Show cancellations and fewer feature films and TV pilots shot on the streets of Los Angeles have put a major dent in on-location film production in the city, according to the latest report from FilmLA, the city’s film permit office.
On-location feature film production fell 18.5% between April and June of 2017 compared to the second quarter of 2016, and on-location TV pilot production plummeted a whopping 60.4%. The number of on-location shooting days on TV dramas plunged 24.3%; digital Web-based TV production dropped 21.8%; TV comedies fell 9%, and TV reality production slipped 1% (see chart below).
Overall, on-location shooting in Greater Los Angeles was down just 4.7% for the quarter, however, thanks to a 12.5% increase in shooting days for commercials – which though not eligible for the state’s film tax incentives still account for the most shooting days in the city – and a 7% increase in “other” production such as student film, public service announcements, industrial videos, still photography and adult films – also not eligible to cash in on the incentives.
Even so, FilmLA president Paul Audley managed to put a positive spin on the otherwise dreary data. “Declines in any category need to be put in context,” he said. “The year-to-date comparison for the last seven years shows 2017 is second only to 2016 for total shoot days.”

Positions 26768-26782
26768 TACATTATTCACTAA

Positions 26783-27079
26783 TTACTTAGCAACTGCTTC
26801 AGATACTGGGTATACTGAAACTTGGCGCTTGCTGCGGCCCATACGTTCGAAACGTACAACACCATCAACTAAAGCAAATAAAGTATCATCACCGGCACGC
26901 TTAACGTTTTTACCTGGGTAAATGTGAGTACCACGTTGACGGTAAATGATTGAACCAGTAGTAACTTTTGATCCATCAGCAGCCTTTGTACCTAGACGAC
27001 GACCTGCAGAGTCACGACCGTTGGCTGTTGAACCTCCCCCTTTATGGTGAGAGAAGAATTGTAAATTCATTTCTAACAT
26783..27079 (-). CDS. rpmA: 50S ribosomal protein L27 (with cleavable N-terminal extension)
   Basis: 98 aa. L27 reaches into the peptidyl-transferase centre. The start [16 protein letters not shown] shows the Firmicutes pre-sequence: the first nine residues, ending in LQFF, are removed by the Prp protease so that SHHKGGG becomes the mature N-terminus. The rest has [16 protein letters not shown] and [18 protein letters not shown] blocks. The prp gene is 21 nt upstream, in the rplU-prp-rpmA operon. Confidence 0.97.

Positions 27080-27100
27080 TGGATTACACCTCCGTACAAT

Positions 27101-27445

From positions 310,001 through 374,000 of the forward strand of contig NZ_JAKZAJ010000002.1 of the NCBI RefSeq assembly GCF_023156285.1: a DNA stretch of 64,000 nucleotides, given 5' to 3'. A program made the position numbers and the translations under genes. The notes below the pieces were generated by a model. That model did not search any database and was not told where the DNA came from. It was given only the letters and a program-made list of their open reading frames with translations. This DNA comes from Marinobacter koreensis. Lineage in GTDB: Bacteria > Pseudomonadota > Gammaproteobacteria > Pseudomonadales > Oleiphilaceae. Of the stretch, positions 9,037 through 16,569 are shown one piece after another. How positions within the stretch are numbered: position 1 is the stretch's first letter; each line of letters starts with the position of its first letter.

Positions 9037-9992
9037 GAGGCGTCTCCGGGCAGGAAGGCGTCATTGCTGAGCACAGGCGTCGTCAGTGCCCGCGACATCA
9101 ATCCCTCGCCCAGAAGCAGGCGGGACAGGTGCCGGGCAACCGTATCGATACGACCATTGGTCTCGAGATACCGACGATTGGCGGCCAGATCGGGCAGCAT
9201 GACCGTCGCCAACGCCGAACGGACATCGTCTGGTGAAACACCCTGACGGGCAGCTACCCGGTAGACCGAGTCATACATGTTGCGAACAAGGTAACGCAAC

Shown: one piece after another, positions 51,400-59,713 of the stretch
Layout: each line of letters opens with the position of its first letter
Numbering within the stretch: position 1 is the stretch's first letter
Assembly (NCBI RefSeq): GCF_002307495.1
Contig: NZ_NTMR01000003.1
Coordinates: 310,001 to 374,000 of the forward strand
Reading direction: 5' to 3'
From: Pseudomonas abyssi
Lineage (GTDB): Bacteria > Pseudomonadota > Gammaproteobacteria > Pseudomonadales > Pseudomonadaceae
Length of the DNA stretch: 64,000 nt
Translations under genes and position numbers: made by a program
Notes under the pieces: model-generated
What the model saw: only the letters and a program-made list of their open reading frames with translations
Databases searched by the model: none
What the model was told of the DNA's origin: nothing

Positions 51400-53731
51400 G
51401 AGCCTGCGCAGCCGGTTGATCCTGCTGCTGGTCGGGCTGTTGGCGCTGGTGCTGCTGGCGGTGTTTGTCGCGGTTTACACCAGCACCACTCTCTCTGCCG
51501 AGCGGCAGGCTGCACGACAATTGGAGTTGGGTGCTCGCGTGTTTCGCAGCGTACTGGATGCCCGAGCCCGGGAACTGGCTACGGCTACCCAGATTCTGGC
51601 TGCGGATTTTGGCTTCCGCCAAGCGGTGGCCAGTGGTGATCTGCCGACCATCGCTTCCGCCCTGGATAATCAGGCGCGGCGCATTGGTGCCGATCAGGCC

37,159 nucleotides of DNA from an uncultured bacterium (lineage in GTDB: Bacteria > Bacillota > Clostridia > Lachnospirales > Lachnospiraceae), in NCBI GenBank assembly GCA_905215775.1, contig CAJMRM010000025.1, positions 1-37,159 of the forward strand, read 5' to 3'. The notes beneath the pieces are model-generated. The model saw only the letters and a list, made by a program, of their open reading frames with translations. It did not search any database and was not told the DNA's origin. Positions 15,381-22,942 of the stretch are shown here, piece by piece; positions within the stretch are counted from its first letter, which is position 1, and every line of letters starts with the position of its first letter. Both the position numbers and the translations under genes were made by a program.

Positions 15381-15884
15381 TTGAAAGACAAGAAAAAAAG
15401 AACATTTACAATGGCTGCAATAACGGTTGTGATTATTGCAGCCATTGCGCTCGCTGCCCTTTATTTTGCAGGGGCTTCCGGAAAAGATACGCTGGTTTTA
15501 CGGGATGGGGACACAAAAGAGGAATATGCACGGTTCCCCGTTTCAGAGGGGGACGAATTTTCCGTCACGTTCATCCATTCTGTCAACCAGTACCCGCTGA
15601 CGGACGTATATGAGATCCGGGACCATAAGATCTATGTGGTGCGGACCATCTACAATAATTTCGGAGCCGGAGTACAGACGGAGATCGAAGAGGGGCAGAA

FilmLA said that the precipitous drop in TV pilot production mirror the findings in its upcoming 2017 Pilot Study, which shows fewer pilots were ordered by networks over the last year. “As a result,” the permit office said, “production centers from L.A. to New York saw declines in the category.”
The 789 days of shooting TV dramas on location this quarter were driven down because several shows from 2017 are no longer in production including Gilmore Girls, Good Girls Revolt, Hand Of God, Mistresses, Roadies, Sweet/Vicious and The Catch. Even so, the TV drama category is having its third best year of the last seven, trailing 2016 and 2015 year-to-date.
Projects that received state subsidies continued to bolster the numbers, although the number of jobs-rich shooting days they brought to the city is surprisingly low. Incentivized features produced only 232 shooting days in the quarter, or 22% of all films shooting here on location. TV dramas saw 291 incentivized days, or 37% of the category, and TV pilots yielded just 57 shooting days – or 52% of the category.
By contrast, commercials accounted for 1,398 shooting days – more than double the number of incentivized film and TV shoot days combined.
Even so, without the incentives, film and TV production in Los Angeles would have been in the tank for the quarter, and for the year to date.
(Data provided by FilmLA does not include productions shot on certified soundstages or on-location in jurisdictions not served by FilmLA.)